- Values/Ethics for interprofessional practices.
- Roles/responsibilities for collaborative practice.
- Interprofessional Communication.
- Interprofessional teamwork and team based care.
Values/Ethics for Interprofessional Practice
Team members are to work with other professionals to maintain a climate of mutual respect and shared values. This is done by placing the interests of the patients at the center of the interprofessional care delivery. Respect the dignity and privacy of the patients while maintaining confidentiality and transparency in the delivery of team based care. Recognize and respect the unique cultures, values, roles/responsibilities and expertise of the other professionals. Work in cooperation with those who receive care, those who provide care and others who contribute to or support the delivery of prevention and care services.
Roles/Responsibilities for Collaborative Practice
Starts by communicating one’s roles and responsibilities clearly to the consumers, families and other professionals. Recognize one’s limitation in skills, knowledge and abilities and engage others when appropriate. Engage diverse care professionals who complement one’s own professional expertise, as well as associated resources, to develop strategies to meet specific patients care needs. Explain the roles and responsibilities of other care providers and how the team works together to provide care.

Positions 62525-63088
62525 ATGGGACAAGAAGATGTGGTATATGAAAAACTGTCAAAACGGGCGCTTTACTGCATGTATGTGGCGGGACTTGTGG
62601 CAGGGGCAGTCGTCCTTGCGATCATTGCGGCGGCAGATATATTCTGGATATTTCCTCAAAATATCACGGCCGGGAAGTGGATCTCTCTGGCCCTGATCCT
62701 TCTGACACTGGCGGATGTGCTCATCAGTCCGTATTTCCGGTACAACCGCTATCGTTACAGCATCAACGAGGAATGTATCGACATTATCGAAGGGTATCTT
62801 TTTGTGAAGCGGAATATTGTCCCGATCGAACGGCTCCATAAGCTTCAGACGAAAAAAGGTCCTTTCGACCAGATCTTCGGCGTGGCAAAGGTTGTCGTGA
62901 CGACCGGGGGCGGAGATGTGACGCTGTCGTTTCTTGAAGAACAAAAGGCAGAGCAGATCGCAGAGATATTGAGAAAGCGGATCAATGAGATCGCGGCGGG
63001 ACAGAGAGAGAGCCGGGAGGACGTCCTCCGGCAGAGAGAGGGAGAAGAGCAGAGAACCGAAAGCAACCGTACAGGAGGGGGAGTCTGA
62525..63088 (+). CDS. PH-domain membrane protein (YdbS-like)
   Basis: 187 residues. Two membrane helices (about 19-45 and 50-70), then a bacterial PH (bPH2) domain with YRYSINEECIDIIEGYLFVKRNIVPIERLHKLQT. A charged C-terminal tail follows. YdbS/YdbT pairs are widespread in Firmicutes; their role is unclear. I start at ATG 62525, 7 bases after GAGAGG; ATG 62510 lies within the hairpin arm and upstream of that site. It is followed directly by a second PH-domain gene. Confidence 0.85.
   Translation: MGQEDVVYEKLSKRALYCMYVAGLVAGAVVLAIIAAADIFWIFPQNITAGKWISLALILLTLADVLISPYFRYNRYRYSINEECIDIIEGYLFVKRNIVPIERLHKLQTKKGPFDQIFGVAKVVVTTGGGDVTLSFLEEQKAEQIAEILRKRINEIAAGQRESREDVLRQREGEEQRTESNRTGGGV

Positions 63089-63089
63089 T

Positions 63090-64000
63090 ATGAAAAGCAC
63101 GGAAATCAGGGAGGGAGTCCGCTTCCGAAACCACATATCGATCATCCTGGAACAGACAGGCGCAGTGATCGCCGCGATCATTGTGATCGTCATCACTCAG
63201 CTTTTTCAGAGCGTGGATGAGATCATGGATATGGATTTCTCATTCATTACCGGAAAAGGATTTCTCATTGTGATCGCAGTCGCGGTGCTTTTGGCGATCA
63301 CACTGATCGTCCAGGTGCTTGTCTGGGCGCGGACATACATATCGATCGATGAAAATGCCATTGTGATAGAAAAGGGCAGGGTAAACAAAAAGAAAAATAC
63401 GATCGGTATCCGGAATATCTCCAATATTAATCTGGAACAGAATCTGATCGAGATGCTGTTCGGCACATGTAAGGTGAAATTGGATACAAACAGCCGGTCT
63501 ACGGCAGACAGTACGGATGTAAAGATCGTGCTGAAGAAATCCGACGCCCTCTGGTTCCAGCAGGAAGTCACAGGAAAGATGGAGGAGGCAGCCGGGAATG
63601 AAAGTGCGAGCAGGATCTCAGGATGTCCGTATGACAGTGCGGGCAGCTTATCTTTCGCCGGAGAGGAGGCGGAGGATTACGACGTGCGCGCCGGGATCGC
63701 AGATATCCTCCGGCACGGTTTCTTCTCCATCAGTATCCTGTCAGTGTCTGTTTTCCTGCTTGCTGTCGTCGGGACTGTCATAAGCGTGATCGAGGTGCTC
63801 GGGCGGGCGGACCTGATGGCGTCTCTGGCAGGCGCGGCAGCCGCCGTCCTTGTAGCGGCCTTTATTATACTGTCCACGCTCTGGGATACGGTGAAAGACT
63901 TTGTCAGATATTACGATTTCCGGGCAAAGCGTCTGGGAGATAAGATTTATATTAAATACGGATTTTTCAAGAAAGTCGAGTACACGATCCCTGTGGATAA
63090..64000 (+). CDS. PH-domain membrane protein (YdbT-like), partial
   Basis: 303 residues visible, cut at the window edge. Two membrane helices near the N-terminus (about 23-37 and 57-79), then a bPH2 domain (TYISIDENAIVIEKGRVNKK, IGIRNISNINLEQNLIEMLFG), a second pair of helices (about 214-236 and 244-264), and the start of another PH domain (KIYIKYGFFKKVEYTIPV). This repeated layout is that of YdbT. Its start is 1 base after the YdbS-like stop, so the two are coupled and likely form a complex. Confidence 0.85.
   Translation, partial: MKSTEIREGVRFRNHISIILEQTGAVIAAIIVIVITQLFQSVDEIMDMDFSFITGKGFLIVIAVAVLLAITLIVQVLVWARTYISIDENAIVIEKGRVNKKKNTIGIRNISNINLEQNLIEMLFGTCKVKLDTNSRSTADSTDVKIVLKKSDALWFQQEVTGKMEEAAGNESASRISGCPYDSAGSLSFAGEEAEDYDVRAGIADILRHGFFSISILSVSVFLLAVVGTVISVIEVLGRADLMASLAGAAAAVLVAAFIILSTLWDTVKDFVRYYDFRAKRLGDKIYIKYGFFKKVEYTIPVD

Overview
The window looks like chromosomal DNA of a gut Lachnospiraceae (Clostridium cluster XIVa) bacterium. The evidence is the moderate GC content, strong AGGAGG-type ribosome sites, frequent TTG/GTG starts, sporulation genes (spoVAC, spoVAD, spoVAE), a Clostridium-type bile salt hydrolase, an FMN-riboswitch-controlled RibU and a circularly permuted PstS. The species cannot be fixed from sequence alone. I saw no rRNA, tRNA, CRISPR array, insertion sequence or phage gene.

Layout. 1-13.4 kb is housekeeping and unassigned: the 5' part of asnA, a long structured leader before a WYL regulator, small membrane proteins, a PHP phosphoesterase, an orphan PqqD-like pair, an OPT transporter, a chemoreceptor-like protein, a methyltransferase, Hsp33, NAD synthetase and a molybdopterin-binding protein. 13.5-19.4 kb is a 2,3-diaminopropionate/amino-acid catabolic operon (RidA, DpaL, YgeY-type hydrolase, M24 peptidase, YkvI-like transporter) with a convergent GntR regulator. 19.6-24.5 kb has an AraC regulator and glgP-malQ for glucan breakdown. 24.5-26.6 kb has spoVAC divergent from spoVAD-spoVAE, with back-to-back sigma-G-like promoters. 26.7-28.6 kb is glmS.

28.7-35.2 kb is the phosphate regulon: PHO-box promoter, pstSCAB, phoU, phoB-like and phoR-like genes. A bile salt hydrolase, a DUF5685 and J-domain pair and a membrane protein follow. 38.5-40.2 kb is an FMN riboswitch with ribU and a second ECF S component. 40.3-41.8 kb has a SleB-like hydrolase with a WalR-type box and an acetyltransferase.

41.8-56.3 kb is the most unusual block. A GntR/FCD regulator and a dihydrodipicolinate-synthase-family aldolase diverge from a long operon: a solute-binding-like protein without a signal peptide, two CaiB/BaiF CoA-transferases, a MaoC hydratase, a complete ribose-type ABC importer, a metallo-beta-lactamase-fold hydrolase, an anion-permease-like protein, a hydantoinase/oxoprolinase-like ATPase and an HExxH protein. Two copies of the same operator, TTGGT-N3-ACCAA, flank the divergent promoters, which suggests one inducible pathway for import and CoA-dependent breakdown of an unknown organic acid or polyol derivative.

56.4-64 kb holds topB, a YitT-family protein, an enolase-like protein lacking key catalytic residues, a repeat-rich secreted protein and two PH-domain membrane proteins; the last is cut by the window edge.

Use the full scope of knowledge, skills and abilities of available care professionals to provide care that is safe, timely, efficient, effective and equitable. Forge interdependent relationships with other professions to improve care and advance learning. Engage in continuous professional and interprofessional development to enhance team performance. Use unique and complementary abilities of all members of the team to optimize consumer care.